One project that the team will undertake at the new laboratory is to develop an “intelligent knife”. Surgeons commonly use a technique called electrocautery in operations to seal blood vessels by burning them with a hot iron. By sucking up the smoke produced in this procedure into a mass spectrometer, researchers believe they will be able to tell the surgeon whether the tissue they are burning is healthy, cancerous or infected.
Professor Nicholson, Head of the Department of Surgery and Cancer at Imperial College London, said:
“This is a radical change of approach that doesn’t just apply to surgery. We want to be able to provide a metabolic map of the entire patient journey. Before surgery, metabonomics could tell the doctor how risky surgery might be for that patient, or how best to prepare him for surgery. After the operation, metabonomics might help the doctor to monitor the patient’s recovery and prescribe the most suitable drugs or diet. Ultimately we hope to apply this approach to every area of medicine.
“It’s no small task. The analytical chemistry and mathematical modelling involved are challenging, and not everything we try will work. But we hope that within two to three years, we’ll have robust evidence that metabolic profiling can be a really useful tool in surgery.”
Dr James Kinross, a Clinical Lecturer in the Division of Surgery at Imperial College London, said:
“People have been talking about personalised medicine for many years now, but so far there have been few meaningful steps towards delivering on that promise. Genome sequencing is currently quite slow and expensive, and it can only tell you so much. Metabonomics takes into account not only what genes somebody has, but also all of the environmental factors that influence their biology, such as their diet, what drugs they’re takin g, and what bacteria they have in their body.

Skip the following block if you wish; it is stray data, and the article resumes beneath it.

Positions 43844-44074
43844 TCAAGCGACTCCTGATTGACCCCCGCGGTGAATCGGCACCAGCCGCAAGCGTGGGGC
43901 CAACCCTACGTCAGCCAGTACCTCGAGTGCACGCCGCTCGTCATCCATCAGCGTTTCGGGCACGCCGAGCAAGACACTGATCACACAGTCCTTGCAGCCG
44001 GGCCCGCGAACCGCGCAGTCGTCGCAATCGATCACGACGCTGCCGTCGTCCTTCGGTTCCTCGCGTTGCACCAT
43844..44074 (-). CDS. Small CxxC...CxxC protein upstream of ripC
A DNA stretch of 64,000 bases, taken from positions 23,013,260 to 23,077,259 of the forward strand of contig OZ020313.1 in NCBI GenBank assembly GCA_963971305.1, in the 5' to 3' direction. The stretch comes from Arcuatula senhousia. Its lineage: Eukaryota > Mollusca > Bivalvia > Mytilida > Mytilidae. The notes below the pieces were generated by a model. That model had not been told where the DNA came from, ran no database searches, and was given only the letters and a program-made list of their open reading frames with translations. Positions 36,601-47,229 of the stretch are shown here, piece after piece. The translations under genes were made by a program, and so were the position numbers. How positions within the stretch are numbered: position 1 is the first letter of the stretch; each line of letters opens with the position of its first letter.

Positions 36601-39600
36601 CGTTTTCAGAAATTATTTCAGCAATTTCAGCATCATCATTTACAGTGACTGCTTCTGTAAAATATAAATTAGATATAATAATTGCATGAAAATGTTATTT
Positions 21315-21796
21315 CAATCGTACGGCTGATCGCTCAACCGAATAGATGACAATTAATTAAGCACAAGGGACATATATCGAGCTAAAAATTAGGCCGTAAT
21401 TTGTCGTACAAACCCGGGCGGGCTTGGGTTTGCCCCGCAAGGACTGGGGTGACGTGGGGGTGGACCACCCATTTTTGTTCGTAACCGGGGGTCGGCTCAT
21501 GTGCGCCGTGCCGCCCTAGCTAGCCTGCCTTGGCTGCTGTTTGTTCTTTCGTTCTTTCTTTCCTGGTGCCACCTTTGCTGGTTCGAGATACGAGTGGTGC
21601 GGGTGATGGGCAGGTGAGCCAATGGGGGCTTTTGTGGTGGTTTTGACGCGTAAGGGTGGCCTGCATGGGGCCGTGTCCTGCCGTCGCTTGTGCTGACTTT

“Because of the world class expertise we have here and the close links between surgeons and biomolecular scientists, Imperial is uniquely placed to be able to make major advances in this field. Almost no other institution is in a position to take on the challenges involved.”
To help realise the vision of the new centre to enhance s urgical safety and patient care, Imperial have partnered with two of the world’s leading spectroscopic instrument manufacturers, Bruker BioSpin and the Waters Corporation, who will help to develop, optimise and implement NMR and mass spectrometric technologies for real time diagnostics and prognostic modelling.
“By combining bioinformatics and surgical expertise with advanced mass spectrometry technology, Imperial College London is setting a powerful vision for innovative new techniques in the operating room,” said Rohit Khanna PhD, Vice President of Worldwide Marketing for Waters. “At Waters, our success is based upon the ability and imagination of scientists to apply advances in analytical technology to solve their most difficult challenges. Bringing metabolic profiling to the surgical suite is a great example of how a disruptive innovation can potentially improve patient care with a radical new approach. On behalf of all Waters employees, we congratulate Imperial on the launch of the Surgical Metabonomics Laboratory. We look forward to working together on tomorrow’s innovations.”
For further information please contact:
Research Media Officer
Imperial College London
Tel: +44(0)20 7594 2198
Out of hours duty press officer: +44(0)7803 886 248
Article text (excluding photos or graphics) available under an Attribution-NonCommercial-ShareAlike Creative Commons license.
Photos and graphics subject to third party copyright used with permission or © Imperial College London.
Communications and Public Affairs